As an exercise of data analysis, we decided to work with our affiliate network to determine which video cards, GPU brands, SSD capacities, and SSD brands were the most popular during Black Friday. Video cards and SSDs far-and-away drove the most sales, with CPUs (almost entirely dominated by the 4690K) and motherboards coming in third and fourth.
Note that, by the nature of the data available to us, these numbers are dictated almost entirely by our content. Our GPU buyer's guide listed what we thought were the best video cards in each price range, favoring AMD up until the GTX 970 & GTX 980. We made alternative recommendations to each video card from the competing brand. For example, we'd recommended the R9 270 (~$147 at the time) for the sub-$150 price range, but then suggested the GTX 750 Ti as a cheaper alternative to that ($130). The GTX 980 stock levels fluctuated before Black Friday, resulting in the units we'd recommended being out of stock, so you won't see the 980 in this chart.
Despite favoring AMD in the sub-$100 and sub-$150 range for affordable GPUs, the GTX 750 Ti was showcased as a bit of a low-TDP mid-point that still performed well for most games. It seems that most of our readers favored nVidia in general, with 59.09% of GPU purchases being GeForce cards. Of these purchases, the GTX 970 – as we'd predicted – became the leading graphics card for the holiday season. Its highly efficient performance and (for nVidia) surprisingly low entry-to-market price secured a leading 21.21% marketshare of our referred purchases. Following the GTX 970, the GTX 750 Ti – despite recommendations to purchase the R9 270 in this range – netted 19.7% of sales.
NVidia and AMD tied for third, both at 9.09% for the GTX 760 and R9 280X, respectively. We strongly recommended the R9 280X as the best $200 solution in our buyer's guide, suggesting the GTX 760 and GTX 770 as nearby alternatives (for those who wanted to spend a bit less on the 760 or favor nVidia for the 770).
In our content, we often encourage users to invest in a GTX 750 Ti or R9 270 as a minimum for a graphics solution. Just in case some of our readers couldn't stretch the budget that far – and because not all systems need to play modern games – we made recommendations for the R7 260X (alternative: GTX 750) in the sub-$100 range. The R7 260X had just 1.52% of the share, tied for last, and the GTX 750 wasn't far ahead at 3.03%.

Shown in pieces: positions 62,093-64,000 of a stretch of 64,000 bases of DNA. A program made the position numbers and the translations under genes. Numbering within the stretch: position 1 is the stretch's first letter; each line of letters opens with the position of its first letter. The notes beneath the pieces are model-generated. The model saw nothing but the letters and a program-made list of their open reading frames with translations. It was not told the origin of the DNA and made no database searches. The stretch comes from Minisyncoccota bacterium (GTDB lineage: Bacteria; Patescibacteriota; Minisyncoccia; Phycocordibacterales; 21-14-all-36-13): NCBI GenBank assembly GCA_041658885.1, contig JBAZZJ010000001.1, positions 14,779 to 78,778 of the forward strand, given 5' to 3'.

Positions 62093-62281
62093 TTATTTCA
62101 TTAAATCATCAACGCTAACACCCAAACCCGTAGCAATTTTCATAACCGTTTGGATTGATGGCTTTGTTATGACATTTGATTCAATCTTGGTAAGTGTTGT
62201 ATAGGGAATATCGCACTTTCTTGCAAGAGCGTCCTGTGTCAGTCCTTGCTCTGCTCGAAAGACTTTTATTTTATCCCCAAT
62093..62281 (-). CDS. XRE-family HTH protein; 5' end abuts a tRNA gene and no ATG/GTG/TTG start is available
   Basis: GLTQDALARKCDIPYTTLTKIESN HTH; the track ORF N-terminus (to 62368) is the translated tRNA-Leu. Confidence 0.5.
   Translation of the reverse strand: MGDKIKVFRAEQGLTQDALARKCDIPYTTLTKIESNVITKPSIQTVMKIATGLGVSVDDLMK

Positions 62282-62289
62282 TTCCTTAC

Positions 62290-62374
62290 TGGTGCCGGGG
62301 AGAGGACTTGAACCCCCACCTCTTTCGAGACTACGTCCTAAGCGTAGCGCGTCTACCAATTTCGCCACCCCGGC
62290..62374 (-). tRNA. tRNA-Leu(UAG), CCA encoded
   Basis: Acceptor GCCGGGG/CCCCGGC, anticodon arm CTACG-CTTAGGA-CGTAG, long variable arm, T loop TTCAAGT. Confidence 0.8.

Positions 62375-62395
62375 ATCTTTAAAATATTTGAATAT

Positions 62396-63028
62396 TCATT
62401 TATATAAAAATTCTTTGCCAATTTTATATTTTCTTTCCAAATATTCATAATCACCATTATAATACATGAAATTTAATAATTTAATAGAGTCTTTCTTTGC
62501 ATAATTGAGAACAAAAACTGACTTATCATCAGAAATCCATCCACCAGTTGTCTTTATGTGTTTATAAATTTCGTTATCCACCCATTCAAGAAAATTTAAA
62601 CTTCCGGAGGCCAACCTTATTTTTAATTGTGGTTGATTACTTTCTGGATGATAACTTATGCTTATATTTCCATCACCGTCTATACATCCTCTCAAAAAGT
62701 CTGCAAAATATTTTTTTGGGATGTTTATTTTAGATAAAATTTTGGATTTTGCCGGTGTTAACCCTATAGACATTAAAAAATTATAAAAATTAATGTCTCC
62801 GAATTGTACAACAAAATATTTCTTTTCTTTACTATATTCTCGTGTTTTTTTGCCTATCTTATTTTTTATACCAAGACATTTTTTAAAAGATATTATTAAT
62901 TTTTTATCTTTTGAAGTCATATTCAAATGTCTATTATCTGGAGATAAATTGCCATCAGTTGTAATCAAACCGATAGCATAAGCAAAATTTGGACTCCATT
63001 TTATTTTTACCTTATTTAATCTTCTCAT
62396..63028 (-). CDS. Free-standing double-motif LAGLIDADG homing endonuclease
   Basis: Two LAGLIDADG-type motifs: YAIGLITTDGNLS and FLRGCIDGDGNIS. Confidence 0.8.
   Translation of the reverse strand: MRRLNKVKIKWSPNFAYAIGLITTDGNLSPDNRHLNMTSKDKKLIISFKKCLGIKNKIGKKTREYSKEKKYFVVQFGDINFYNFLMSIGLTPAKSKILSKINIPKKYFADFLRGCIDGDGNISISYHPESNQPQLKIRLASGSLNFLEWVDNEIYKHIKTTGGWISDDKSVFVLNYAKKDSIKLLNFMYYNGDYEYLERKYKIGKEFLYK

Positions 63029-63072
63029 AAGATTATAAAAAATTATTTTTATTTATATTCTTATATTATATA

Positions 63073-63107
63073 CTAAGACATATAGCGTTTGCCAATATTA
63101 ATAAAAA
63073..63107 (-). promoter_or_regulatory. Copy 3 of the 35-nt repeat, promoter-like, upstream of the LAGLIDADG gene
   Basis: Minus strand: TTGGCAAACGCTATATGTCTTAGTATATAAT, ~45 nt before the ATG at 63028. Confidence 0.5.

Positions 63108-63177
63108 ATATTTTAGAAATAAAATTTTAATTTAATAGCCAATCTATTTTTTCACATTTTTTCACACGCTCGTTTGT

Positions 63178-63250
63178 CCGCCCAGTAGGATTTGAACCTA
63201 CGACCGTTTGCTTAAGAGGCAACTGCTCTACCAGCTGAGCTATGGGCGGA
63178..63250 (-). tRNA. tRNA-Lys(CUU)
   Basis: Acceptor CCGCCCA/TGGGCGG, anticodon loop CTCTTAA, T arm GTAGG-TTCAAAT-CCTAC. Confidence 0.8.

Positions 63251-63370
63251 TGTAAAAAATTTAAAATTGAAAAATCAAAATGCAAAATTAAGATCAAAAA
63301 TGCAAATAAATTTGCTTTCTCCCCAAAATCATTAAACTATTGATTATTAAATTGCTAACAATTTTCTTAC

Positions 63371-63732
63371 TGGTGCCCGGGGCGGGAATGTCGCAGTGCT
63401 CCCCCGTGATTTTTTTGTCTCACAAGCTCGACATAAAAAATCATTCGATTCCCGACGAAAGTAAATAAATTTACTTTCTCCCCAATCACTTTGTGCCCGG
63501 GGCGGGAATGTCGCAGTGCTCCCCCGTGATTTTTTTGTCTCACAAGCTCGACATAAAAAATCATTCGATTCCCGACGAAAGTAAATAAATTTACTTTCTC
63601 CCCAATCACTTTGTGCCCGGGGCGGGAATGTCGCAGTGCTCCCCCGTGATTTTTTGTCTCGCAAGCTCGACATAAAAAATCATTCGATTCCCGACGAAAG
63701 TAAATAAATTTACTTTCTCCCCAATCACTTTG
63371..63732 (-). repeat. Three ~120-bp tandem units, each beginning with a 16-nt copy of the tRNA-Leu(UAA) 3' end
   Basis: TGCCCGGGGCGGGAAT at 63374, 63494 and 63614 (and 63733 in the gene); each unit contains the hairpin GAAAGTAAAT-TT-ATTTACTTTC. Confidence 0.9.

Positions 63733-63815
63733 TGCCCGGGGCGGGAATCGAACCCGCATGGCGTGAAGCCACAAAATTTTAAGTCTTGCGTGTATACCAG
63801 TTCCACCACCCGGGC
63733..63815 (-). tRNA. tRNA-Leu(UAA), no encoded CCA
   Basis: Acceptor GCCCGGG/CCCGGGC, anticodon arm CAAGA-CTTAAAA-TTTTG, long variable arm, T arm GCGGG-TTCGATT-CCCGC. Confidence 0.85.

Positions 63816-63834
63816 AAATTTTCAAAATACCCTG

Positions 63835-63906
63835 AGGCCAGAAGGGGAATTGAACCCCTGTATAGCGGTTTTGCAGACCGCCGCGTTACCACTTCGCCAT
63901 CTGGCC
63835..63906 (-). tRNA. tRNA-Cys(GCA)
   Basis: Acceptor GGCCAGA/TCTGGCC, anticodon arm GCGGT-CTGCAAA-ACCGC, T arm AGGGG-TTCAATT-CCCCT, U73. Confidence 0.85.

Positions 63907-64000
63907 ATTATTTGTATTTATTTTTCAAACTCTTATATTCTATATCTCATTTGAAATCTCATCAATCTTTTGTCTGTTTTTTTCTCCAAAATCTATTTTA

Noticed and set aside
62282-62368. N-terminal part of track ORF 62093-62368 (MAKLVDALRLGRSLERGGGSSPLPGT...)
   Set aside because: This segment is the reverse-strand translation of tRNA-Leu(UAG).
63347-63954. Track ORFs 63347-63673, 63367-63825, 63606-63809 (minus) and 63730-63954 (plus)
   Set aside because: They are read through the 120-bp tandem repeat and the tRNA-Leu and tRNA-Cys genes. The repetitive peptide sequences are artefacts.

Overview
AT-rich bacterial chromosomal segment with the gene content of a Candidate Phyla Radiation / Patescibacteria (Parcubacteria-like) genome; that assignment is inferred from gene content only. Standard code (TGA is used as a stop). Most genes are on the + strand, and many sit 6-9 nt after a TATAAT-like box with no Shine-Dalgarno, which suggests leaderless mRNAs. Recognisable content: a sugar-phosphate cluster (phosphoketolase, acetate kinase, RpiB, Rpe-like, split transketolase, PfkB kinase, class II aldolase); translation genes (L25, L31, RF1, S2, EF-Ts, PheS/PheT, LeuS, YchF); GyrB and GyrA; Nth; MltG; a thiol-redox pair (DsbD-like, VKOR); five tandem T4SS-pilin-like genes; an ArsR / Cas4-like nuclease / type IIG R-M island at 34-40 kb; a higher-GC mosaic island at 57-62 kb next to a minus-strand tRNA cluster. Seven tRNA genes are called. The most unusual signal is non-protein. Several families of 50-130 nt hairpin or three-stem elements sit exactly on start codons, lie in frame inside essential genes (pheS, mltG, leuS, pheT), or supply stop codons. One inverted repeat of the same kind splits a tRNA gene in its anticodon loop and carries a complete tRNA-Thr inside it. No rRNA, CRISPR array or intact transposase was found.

The Most Popular SSDs
As for SSDs, we decided to look more closely at capacity than models. Last year's data (which we did not publish) showed the 240-256GB capacities to be the most popular units; with the tremendous SSD price drops and availability this year, we saw 480-512GB SSDs steal the spotlight for most popular capacity. 120-128GB SSDs are still popular, but have fallen significantly. We did not see any >512GB SSDs purchased through our articles, but we also didn't recommend any. The same goes for SSDs smaller than 120GB.
The most popular brands, notwithstanding our general recommendation of Crucial's MX100 for most gaming environments, were led by Samsung and Intel. Samsung's 840 EVO saw frequent sales throughout Black Friday and the ensuing weekend, likely fueled in part by controversy surrounding the 840 EVO's firmware; the firmware issues have now been resolved (patches available online), but I'd imagine that still impacted price. The 840 EVO regularly had 500GB models available for $200 or less in a few instances. Intel's 730 SSD paved the way for 240GB and follow-up 480GB solutions, likely purchased by our readers who are building enthusiast-class or production rigs. Following these sales were Crucial's MX100 SSDs (mostly 128GB, some 256GB) and Kingston's SSDNow V300 (in spite of controversy) and HyperX Fury drives. PNY followed the pack with XLR8 and Optima sales.
We thought these statistics were somewhat fun and interesting. Let us know if you have any suggestions for analytical posts like this in the future – we've got the data available.
- Steve "Lelldorianx" Burke.